In the early 1900s, regulation over individual behavior was on the rise. Restrictions over contraceptives, abortion, alcohol, and drug use were supported by the federal government. In addition, politicians and the courts prioritized economic rights over individual liberties. Along with these changing sentiments, smallpox and other infectious diseases were spreading. Boston had an outbreak of smallpox that led to 1,596 cases and 270 deaths. States began to require vaccination mandates to stop the spread of the disease. These new police power actions led to claims from those arguing for individual rights.
In Massachusetts, state law allowed for cities to require smallpox vaccinations. The city of Cambridge adopted a smallpox vaccination mandate, with some exceptions. However, Henning Jacobson, a Cambridge minister, refused to be vaccinated. Jacobson claimed he had adverse reactions to previous vaccinations. Jacobson was fined the equivalent of nearly one hundred and fifty dollars today. Jacobson and his lawyer argued that the vaccination mandate violated his Fourteenth Amendment rights to liberty. The Fourteenth Amendment’s text states that no state “shall… deprive any person of life, liberty, or property, without due process of law; nor deny to any person within its jurisdiction the equal protection of laws.” The Supreme Court was asked to decide if Cambridge’s vaccination mandate violated Jacobson’s Fourteenth Amendment rights.
In a 7-2 decision, the Court held that Jacobson’s Fourteenth Amendment rights were not violated because states had the police power to handle health emergencies. While the Court acknowledged individual freedoms, Justice Marshall Harlan wrote in his decision that people do not have the right to refuse the smallpox vaccination. Harlan used social-compact theory, noting that citizens have a duty “to one another and to society as a whole.” Harlan compared Cambridge’s measures to quarantines of ships arriving in America when yellow fever was ablaze globally.
Justice Harlan set four standards for mandatory vaccinations imposed by the state: necessity, reasonable means, proportionality, and harm avoidance. Vaccines needed to be given with purpose, not arbitrarily. The methods of vaccination must prevent or get rid of an actual threat to human health. If the vaccine disproportionately harmed rather than helped an individual it was unconstitutional. The vaccine must also not pose a health risk to the person receiving the vaccine. Harlan and the majority decided that these standards were met since the local boards of health decided to mandate vaccines in order to stop the spread of smallpox.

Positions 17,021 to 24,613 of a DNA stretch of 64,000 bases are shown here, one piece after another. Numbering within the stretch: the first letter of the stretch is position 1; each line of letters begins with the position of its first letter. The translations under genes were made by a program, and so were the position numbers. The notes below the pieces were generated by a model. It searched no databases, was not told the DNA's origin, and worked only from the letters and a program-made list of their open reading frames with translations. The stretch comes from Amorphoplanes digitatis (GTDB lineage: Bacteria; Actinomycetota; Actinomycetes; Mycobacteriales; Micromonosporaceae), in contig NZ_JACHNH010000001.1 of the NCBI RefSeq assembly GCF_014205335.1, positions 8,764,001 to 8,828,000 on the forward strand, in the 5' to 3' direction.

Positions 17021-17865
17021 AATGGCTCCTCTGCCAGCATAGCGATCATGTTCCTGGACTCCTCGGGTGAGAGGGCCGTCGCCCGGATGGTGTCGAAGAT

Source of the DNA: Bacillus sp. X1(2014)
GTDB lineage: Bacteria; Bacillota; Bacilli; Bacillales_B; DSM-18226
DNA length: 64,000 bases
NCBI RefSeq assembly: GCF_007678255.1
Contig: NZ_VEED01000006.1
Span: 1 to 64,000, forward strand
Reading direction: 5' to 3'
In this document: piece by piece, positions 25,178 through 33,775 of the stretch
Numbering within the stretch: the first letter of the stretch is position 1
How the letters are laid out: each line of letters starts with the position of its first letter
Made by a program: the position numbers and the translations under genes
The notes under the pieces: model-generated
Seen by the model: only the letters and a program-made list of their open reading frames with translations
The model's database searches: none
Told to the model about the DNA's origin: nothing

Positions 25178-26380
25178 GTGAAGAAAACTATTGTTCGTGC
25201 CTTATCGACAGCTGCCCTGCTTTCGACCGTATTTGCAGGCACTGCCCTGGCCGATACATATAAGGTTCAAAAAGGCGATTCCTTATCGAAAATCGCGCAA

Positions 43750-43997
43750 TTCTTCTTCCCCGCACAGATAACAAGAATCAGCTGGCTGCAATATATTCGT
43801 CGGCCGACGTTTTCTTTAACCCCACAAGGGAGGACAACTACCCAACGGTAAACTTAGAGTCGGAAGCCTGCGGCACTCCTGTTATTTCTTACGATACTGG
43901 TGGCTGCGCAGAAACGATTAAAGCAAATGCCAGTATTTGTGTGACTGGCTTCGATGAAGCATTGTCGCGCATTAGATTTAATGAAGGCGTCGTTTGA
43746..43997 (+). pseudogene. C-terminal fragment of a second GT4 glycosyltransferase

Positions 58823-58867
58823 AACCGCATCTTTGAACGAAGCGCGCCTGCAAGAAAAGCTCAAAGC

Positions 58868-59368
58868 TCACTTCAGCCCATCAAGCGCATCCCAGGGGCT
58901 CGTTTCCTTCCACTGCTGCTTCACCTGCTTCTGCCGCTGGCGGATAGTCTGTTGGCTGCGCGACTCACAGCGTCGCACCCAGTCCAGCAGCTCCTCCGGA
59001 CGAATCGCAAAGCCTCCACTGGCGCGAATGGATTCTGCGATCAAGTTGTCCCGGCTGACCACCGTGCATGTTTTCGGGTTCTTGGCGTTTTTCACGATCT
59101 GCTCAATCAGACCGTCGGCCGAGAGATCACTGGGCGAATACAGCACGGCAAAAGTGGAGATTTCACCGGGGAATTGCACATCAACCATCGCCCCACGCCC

Justices David Josiah Brewer and Rufus W. Peckham dissented. However, their dissents have been omitted from current copies of the case text.
The justices treated regulations on individual rights similarly to how they treated regulations on the economy at the time, with broad acceptance. Jacobson v. Massachusetts (1905) was a landmark case for police powers during public health emergencies and is often seen as the most important Supreme Court case about public health. The case has not often been subject to controversy or discussion.
However, public health experts have recently struggled with the tensions Jacobson outlined. Supreme Court cases since 1905 have given more protection to individual liberties. In April of 2020, a United States appeals court used Jacobson as the only precedent to uphold a Texas law that banned abortions during the coronavirus pandemic. The court agreed with Texas Governor Greg Abbott that it was a non-essential medical service and took up personal protective equipment that was under short supply. This case never reached the Supreme Court since Governor Abbott decided to loosen the state’s abortion restrictions. In 2019, after Brooklyn, New York had an outbreak of measles, the New York City government mandated measles vaccinations. Courts have upheld the Brooklyn mandate by citing Jacobson. The Court has viewed vaccination mandates and other public health actions as constitutional as long as they address specific public health dangers.